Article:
Photographers sacrifice the present to remember the past in the future.
This weekend I attended a wedding where smartphones being used as cameras were everywhere. It really highlighted for me how people don’t live in the moment anymore. The idea of removing the barrier between you and the moment you are enjoying has always been a dream of mine. I resent spending time at my kids’ birthday parties watching the candles be blown out on a 4-inch screen instead of being fully immersed in my children’s happiness.
Until now there hasn’t been a potentially legit way to live in the moment AND preserve the memory. Enter Google Glass.
In my day job, I oversee the future of the product direction at Aviary. Our company mission is to democratize creativity. We provide a powerful photo editor that is relied on by thousands of companies and millions of people each day. So I’m not going to miss an opportunity to immerse myself in new photographic mediums we might need to develop for. We were one of the first in line to buy Glass at Google IO last year.
To be candid, my first hour with Glass wasn’t great. I won’t go into all the problems it has here. There are other more technical reviews for that. And to be fair, my disappointment is probably my own fault for buying into the hype. Despite the marketing, this is not a super-jet. It’s the Wright brother’s first plane. If I had looked forward to Glass as just a taste of things to come, I wouldn’t have been let down.
I decided to ignore my first impressions and forced myself to wear Glass for an entire weekend, focusing exclusively on the photography aspect of it. That’s all I really cared about after all: Could I use Glass as the solution to my inability to both live in the moment and preserve my memories? That’s what I wanted to find out.
I would set to doing all the suburban weekend father things I normally do, and see how using Glass as my exclusive camera changed my everyday life: I alternate between lugging around a DSLR and using my iPhone 5 camera to capture the recordable parts of my family life: My son’s Little League and hockey games. Playing stickball with my kids in the park. Family biking and rollerblading. My daughter’s piano practice. Eating in restaurants, with 4 kids in tow.
One of the biggest challenges with Glass is not feeling like a douchebag / nerd / show-off when you wear them in public. What was clear to me was that strangers do notice them and they do not judge you negatively at all (yet). Quite the opposite actually. Google Glass acted like a welcoming beacon for strangers to come over and make small talk (always resulting in a request to try them on). I’m a bit shy and my interests don’t often dovetail with the doctors and lawyers of suburbia, so it was pleasant to find myself talking technology with strangers. Some people may find this attention uncomfortable though. I expect it will diminish as Glass becomes more common.
Actually interacting with my children became a pleasure. I will often come back from vacations with thousands of photos (no hyperbole) in my struggle to get the “perfect shot.” And while I love taking the photos, the minimalist in me always thinks about how clean and enjoyable my life would be without the added distraction of a camera. Having an uninterrupted, undistracted catch with my son simply couldn’t happen before with a phone or camera in my hand. Watching him make a great play and not having to view it through a viewfinder means I actually get to enjoy the moment in real-life with all of my senses intact.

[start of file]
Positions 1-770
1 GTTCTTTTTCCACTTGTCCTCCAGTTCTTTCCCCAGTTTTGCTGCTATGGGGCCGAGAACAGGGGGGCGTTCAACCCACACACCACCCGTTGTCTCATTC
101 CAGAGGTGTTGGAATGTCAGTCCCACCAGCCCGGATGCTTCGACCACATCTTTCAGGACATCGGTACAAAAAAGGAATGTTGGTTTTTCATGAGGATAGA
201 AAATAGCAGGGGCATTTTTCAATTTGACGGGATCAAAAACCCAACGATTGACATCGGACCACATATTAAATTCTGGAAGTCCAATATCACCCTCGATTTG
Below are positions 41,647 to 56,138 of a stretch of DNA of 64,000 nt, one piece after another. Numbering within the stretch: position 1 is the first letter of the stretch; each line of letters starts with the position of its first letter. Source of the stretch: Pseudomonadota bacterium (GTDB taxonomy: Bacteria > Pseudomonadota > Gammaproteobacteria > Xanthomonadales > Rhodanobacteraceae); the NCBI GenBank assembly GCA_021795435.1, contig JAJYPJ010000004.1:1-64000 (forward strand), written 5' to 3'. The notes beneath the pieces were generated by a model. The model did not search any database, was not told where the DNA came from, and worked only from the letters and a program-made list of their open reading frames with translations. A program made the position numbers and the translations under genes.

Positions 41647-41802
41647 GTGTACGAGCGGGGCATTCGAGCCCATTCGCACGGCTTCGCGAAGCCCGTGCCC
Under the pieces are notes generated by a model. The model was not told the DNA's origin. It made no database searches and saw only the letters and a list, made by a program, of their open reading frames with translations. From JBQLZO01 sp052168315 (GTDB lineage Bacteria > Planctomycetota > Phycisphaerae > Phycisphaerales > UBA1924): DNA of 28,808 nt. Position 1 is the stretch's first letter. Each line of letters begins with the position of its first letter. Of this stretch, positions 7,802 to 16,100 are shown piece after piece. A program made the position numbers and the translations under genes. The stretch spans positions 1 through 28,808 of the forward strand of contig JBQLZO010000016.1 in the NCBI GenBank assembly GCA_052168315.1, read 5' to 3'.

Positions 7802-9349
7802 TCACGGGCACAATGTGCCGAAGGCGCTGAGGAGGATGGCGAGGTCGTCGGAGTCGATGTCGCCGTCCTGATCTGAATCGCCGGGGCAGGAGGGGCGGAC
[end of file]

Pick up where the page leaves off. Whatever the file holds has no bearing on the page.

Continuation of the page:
To be sure, there are still distractions (i.e. the voice controls in a noisy Little League game don’t work very well) and there is a learning curve to not missing key moments by spending 5 seconds navigating the voice menu to take a photo or record a video (Google smartly provides a shortcut snapshot button on the frame). You are aware it’s on your face and you can’t move it completely out of your field of view, which can be headache inducing. But as you learn to use it, these first-world problems become less relevant. You can focus on being in the moment.
Glass photography can help society too. I think about the concerts and children’s plays I go to where rude people (read: everyone) hold their phones and sometimes tablets in the air to record what’s in front of them, disrupting the experience for everyone behind them. Glass also has the potential to fix that problem.
It wasn’t until I got home and downloaded all of my photos and videos that the importance of Glass really struck me. I could easily tell which photos and video were taken by me and which were taken by my children. The impact of point of view photography is not something I had ever really thought about, though Google had hammered that point home in their original trailers.
Is that really how gigantic I look to my children? I remember adults being huge when I was a child, but I’d forgotten just how big until now. Seeing mundane photographs from the natural height and angle of their eyes gives them life and makes the photographer relatable. These photos are not artistic, but they have a human soul.
POV photography is such a natural way to return to a moment in time or momentarily slip on someone else’s body and see the world through their eyes. While pro and creative photographers will not give up their hand-held equipment in this lifetime, I am certain that this will become the standard mode of photography for the common masses sometime in the very near future.